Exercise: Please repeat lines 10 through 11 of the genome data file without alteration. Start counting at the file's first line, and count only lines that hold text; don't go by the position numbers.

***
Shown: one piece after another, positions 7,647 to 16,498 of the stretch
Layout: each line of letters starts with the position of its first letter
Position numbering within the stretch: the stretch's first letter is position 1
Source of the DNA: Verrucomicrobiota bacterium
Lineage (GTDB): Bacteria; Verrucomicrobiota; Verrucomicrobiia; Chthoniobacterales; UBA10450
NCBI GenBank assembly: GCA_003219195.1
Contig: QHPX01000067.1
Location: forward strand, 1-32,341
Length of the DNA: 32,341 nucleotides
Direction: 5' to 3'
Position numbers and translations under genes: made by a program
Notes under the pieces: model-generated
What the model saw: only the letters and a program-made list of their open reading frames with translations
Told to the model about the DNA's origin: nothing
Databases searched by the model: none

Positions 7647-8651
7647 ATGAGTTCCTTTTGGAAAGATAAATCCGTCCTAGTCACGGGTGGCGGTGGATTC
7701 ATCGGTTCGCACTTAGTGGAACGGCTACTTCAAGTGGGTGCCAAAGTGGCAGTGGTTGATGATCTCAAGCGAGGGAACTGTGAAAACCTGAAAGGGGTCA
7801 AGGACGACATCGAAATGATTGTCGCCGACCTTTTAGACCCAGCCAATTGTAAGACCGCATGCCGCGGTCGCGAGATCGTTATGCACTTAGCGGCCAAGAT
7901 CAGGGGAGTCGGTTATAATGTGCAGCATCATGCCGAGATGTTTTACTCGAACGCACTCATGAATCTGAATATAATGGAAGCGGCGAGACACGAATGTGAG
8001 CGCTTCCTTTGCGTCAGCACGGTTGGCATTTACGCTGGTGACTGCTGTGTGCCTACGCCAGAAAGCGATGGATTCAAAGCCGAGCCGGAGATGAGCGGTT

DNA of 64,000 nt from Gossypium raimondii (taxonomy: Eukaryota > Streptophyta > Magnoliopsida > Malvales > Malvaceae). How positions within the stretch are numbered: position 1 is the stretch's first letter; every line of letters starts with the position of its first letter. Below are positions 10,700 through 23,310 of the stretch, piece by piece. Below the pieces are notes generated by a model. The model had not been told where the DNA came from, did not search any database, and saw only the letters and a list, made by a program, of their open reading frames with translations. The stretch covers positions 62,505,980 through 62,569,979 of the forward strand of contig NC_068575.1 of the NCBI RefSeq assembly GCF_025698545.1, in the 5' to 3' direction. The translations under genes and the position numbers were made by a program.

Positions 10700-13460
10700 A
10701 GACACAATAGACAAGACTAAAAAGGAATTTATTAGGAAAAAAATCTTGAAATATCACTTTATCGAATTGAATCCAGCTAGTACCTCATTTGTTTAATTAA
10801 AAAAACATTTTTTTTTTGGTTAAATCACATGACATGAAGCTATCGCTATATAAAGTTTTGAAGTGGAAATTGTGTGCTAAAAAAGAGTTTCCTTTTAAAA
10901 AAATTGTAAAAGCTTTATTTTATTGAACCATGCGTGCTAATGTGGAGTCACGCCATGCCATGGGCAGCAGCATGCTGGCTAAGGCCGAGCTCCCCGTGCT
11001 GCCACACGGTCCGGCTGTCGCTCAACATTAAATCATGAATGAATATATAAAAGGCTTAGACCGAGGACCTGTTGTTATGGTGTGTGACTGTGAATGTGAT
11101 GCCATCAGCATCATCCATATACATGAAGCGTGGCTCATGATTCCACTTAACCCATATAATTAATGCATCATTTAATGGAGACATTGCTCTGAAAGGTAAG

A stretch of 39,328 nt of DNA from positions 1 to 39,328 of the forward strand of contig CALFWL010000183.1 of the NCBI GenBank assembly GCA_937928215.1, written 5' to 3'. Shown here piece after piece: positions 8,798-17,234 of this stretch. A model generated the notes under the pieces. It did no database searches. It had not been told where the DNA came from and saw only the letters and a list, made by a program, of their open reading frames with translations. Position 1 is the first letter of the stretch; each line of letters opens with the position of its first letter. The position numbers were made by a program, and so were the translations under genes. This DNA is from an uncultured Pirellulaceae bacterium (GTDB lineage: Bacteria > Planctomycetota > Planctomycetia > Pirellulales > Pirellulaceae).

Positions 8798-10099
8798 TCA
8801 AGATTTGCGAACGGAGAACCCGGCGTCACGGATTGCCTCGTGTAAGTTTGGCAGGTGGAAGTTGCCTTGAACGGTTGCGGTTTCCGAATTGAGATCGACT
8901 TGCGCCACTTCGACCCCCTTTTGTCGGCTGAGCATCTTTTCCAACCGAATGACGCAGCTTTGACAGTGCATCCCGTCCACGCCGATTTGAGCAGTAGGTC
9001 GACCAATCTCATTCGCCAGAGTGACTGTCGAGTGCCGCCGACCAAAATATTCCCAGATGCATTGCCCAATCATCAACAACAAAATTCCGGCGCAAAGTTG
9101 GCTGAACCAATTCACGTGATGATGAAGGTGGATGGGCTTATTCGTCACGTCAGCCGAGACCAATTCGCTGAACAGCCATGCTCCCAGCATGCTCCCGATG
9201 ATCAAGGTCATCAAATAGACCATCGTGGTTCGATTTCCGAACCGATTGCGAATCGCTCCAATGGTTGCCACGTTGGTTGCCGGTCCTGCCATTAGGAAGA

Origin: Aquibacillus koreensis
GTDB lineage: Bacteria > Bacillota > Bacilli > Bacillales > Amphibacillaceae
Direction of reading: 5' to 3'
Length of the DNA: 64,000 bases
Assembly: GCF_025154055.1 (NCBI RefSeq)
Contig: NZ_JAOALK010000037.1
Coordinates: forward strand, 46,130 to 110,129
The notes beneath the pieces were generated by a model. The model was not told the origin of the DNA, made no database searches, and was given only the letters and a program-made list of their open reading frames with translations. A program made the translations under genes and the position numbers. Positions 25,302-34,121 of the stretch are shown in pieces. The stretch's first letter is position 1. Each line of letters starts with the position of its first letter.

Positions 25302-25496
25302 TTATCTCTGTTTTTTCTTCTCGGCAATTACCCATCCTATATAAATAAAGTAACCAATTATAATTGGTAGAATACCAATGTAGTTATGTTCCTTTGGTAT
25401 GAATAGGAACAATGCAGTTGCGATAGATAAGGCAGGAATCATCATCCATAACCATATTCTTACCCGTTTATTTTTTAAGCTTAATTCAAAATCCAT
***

Direction: 5' to 3'
Position numbers and translations under genes: made by a program